- According to Flexera’s RightScale 2019 State of the Cloud Report, Microsoft Azure is closing the gap in market adoption with Amazon Web Services.
- Within the past year, adoption of Microsoft Azure grew from 45% to 52% among survey respondents, while AWS is now used by 61% of companies surveyed, the study found.
- Most companies have a multi-cloud strategy, using an average of five public and private clouds, so companies may choose to use both Microsoft Azure and AWS, the report finds.
Amazon Web Services may be the leader in cloud computing, but Microsoft Azure is rapidly catching up.
Within the past year, Microsoft Azure adoption grew from 45% to 52%, according to Flexera’s annual RightScale 2019 State of the Cloud Report. Flexera, which helps companies manage their software and cloud infrastructure, surveyed 786 IT professionals in small, medium, and large companies.
In comparison to Microsoft, Amazon Web Services is used by 61% of companies, the survey indicates, down from 64% last year. Among the largest enterprises, Microsoft adoption is at an even higher share of 60%, while 67% of those enterprises use AWS.
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Google still remains in third place, with the use of Google Cloud only increasing slightly. 19% of companies use Google Cloud, up from 18% last year, the survey indicates. That being said, enterprises showed the most interest in using Google Cloud for future projects — 41% said they would be down to experiment with it.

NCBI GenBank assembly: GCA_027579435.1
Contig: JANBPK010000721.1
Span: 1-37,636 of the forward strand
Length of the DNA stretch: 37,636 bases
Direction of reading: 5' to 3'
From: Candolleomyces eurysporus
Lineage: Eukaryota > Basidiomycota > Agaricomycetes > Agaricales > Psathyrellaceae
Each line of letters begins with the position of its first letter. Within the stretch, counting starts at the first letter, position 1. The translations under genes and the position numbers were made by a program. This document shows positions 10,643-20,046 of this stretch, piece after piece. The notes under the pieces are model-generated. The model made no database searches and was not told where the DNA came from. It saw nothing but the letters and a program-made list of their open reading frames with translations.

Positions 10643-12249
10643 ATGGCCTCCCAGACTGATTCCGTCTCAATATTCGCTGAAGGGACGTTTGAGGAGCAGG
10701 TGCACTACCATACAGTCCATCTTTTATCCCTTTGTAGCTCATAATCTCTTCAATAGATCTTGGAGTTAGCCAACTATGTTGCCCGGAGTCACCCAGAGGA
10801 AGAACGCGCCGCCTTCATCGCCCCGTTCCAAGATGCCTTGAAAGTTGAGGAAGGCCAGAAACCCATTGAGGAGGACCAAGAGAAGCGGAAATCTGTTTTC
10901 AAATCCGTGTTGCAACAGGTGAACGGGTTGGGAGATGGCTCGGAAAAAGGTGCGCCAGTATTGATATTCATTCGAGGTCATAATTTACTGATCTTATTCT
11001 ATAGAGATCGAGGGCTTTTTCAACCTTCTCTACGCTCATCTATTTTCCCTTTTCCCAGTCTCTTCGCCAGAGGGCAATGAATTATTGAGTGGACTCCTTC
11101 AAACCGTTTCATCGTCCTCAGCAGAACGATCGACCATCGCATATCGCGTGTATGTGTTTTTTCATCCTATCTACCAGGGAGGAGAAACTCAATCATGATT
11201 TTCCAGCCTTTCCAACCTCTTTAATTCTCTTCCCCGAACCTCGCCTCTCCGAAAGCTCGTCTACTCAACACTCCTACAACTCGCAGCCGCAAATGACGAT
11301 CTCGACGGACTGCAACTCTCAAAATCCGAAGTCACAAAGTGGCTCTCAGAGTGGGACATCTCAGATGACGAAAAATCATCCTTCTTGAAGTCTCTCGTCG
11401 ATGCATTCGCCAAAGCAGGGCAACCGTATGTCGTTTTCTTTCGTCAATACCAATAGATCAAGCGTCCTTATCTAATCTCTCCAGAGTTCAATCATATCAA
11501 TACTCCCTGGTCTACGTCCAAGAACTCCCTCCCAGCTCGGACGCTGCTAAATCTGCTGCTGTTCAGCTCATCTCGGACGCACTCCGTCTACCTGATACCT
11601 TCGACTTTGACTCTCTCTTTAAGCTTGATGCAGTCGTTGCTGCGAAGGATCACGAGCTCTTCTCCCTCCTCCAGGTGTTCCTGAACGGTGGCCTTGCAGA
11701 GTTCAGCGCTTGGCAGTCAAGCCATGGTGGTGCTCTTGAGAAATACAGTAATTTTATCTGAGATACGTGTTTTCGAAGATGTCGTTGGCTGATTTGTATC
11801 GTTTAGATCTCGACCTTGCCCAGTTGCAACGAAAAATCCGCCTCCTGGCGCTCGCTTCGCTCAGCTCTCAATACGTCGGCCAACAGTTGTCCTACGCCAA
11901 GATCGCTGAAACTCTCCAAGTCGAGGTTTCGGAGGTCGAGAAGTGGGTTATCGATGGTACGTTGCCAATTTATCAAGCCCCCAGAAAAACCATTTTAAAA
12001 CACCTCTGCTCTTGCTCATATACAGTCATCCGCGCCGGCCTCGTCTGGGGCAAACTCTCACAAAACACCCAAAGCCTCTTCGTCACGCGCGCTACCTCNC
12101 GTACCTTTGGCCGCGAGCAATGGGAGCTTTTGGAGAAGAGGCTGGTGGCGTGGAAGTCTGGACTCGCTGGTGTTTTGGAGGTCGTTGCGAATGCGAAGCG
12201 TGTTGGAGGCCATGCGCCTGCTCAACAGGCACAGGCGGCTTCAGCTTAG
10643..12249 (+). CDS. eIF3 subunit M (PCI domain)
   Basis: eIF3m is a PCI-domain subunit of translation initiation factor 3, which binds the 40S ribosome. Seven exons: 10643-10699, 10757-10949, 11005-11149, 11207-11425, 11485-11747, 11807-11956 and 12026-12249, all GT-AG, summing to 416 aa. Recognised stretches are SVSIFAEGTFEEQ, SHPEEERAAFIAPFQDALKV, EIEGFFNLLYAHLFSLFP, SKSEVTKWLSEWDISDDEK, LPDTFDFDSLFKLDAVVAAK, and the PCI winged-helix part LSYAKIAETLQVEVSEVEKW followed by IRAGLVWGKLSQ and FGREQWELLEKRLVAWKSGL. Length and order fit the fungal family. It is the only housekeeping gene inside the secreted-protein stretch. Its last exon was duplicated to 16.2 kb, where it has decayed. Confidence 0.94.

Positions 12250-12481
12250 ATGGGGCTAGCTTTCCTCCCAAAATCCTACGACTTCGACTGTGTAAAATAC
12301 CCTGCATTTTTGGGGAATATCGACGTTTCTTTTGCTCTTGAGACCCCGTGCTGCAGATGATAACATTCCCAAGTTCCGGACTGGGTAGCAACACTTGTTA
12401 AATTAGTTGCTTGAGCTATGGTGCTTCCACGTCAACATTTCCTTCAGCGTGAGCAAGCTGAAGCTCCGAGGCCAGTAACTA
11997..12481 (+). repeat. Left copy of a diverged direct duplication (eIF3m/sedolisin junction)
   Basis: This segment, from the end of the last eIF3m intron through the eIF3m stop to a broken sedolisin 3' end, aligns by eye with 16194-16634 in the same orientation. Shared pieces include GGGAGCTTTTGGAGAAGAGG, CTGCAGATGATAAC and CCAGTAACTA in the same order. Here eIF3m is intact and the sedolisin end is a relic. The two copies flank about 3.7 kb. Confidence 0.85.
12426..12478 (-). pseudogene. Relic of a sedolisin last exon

Keep in mind, too, that the study indicates that 84% of enterprises have a multi-cloud strategy, meaning that they’re relying on a mixture of different cloud vendors and their own data centers to host their computing infrastructure. The survey shows that companies use 5 clouds in average overall, either from a big vendor or in their own data center — which is why the percentages add up to over 100%.
AWS was a $25.65 billion business in 2018. Last quarter, sales at Amazon Web Services rose 45% from the period a year ago to $7.4 billion. It generated $2.2 billion in operating income last quarter, which was more than two-thirds of Amazon‘s entire operating income for the period.
In comparison, last quarter, Microsoft Azure saw 76% revenue growth from the same period a year ago but the company doesn’t break out specific figures, making it hard to compare exactly.
Analysts previously told Business Insider that Amazon’s partnership with VMware is a way for the company to keep a check on Microsoft at the largest customers. Both VMware and Microsoft traditionally have had stronger standing among enterprises, owing to their longer legacies of working with those types of big customer. However, Microsoft is reportedly pursuing a deal with VMware of its very own, too.
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